The Financial Times announced on Thursday that Amazon has laid off hundreds of R&D and production workers from its delivery drone project, Amazon Prime Air.
The company has signed preliminary agreements with two foreign suppliers to build component parts of its long-awaited drone, the newspaper said, adding that it may soon finalise further deals with third parties.
The FT article claimed that the full terms of the agreements with FACC Aerospace of Austria and Aernnova Aerospace of Spain were still being negotiated, quoting a source familiar with Amazon’s plans.
In June, Jeff Wilke, the chief executive officer of the global customer sector of Amazon, said that drone delivery will be available “in months.”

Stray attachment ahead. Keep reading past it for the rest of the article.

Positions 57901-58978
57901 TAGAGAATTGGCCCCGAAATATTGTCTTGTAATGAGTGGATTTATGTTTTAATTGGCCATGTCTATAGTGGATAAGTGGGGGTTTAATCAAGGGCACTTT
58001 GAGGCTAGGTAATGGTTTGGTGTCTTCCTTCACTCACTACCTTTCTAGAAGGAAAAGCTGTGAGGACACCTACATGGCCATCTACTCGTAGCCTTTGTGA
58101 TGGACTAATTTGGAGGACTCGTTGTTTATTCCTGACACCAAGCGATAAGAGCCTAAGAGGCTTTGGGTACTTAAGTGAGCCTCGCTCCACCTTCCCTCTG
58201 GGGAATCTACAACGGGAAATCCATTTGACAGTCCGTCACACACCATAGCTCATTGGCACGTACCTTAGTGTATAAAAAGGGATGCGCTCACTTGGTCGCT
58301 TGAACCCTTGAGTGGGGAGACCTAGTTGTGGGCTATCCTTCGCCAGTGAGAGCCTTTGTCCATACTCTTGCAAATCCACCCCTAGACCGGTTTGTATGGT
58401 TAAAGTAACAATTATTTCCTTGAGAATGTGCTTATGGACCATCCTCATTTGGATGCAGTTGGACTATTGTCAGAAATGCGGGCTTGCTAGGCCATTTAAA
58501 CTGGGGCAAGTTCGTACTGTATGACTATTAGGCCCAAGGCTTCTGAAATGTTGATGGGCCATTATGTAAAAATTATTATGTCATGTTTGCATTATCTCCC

“We’ve been hard at work building fully electric drones that can fly up to 15 miles (25 kilometres) and deliver packages under five pounds (2.3 kilogrammes) to customers in less than 30 minutes,” Wilke said in a blog post.
In 2016, the firm carried out its first evaluation in Britain for drone delivery. It reported at the time that US regulations made it more difficult to use drones for delivery in the US.
Later in September, the Federal Aviation Administration (FAA) granted Amazon clearance for the shipping of parcels by drones.
Amazon said the certification is a “important step,” but noted that the drones are already being checked and flying. It did not specify when drones are supposed to be shipped to shoppers.